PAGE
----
Our Bodies, Our Lives, Our Rights — this year’s theme of the International Day Against Homophobia, Transphobia and Biphobia — provides an advocacy focus to champion people’s right to express their gender, to be free from violence, and to live with dignity.
As research by the Mental Health Commission of Canada (MHCC) and the Centre for Suicide Prevention shows, those with diverse gender expressions face unique stressors. Transgender people not only experience higher rates of discrimination and harassment than their cisgender counterparts, they experience poor mental health outcomes as a result. They are also at greater risk for suicide.
The well-being of people with diverse gender identities can be greatly affected by the characteristics, norms, practices, and spaces of our institutional environments. On this day, and every day, organizational leaders can become more aware and empathetic toward the value of positive mental health practices through the kinds of resources offered by Fondation Émergence.
Recent large-scale institutional changes in this direction are notable. Statistics Canada now includes gender identification on the census and distinguishes “sex at birth” and “gender” in its questionnaire. And in April, Health Canada announced plans to screen blood donors based on sexual behaviour rather than sexual orientation, ending a policy long viewed as discriminatory.
That said, more work needs to be done:
- In a December 2020 Trans PULSE Canada survey, 6.9 per cent of trans and non-binary respondents said the pandemic had led to changes in their living situations that meant living with someone who is unsupportive of their gender.
- According to research by Egale, in partnership with INNOVATIVE Research Group, COVID-19 has had a disproportionately negative impact on the financial situations of people in Canada’s 2SLGBTQ+ communities. Statistics Canada also reports that they may be more economically vulnerable during the pandemic.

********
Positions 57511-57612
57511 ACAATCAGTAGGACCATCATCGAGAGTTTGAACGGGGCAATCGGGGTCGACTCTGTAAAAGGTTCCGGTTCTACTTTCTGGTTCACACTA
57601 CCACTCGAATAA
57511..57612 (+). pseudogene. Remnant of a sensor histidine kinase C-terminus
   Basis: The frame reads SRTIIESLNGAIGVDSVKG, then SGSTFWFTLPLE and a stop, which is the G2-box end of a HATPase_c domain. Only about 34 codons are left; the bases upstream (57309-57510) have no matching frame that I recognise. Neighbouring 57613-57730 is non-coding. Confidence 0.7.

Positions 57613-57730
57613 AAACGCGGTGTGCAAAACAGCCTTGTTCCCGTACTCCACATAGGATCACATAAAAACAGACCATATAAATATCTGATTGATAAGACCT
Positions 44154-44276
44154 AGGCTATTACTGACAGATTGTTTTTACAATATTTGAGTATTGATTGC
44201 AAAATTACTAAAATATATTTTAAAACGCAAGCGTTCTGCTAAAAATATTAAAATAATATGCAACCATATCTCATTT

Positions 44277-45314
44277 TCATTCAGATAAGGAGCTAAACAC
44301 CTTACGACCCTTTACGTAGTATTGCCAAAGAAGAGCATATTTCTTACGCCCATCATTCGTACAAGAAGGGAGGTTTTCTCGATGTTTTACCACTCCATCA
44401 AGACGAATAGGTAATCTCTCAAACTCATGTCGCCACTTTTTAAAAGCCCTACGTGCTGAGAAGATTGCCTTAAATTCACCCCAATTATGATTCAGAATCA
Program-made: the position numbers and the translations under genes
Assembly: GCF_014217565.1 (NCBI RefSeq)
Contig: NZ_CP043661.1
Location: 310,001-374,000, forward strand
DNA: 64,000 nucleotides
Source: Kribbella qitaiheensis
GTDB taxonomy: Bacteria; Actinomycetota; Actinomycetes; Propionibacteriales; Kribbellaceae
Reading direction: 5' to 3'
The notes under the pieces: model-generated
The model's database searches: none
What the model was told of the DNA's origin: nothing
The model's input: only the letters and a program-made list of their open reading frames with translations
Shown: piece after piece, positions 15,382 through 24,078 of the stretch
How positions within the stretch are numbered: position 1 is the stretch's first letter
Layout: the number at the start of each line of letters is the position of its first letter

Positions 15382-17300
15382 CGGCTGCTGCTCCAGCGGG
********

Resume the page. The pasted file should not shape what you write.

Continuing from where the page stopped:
Such findings illustrate the need for continued investments in culturally relevant mental health and substance use supports for 2SLGBTQ+ communities and the importance of addressing barriers to accessing care.
Since the International Day Against Homophobia, Transphobia and Biphobia began in 2005, it has acknowledged the lived and living realities of those who face discrimination based on their gender identity or expression. The day itself is also significant: it was on May 17, 1990, that the World Health Organization removed homosexuality from its list of mental health disorders.
Today, it is championed and celebrated in more than 130 countries, including 37 where same-sex acts remain illegal, and a campaign has been launched to secure the United Nations’ official recognition. Greater awareness, affirmation of identities, and inclusion through activities such as Pride Month help promote greater harmony and justice in society, which lead to more positive mental health outcomes for people in these communities.
During Pride Month this June, the MHCC — in partnership with the Canadian Centre on Substance Use and Addiction and with Leger — will share emerging research on how 2SLGBTQ+ individuals are faring throughout the pandemic. Among its key findings were that 2SLGBTQ+ communities are facing heightened rates of stigma, discrimination, and harassment, yet they are also resilient, hopeful, accepting, and inclusive.
President and CEO
Note: If your experience makes this day difficult, help lines are available from Hope for Wellness at 1‑855-242-3310 and from Talk 4 Healing at 1-855-554-HEAL. You can also text WELLNESS to 741741 at any time or reach out to the LGBT Youth Line for telephone (1-800-268-9688) or text (647‑694‑4275) support.
Mental Health Commission of Canada
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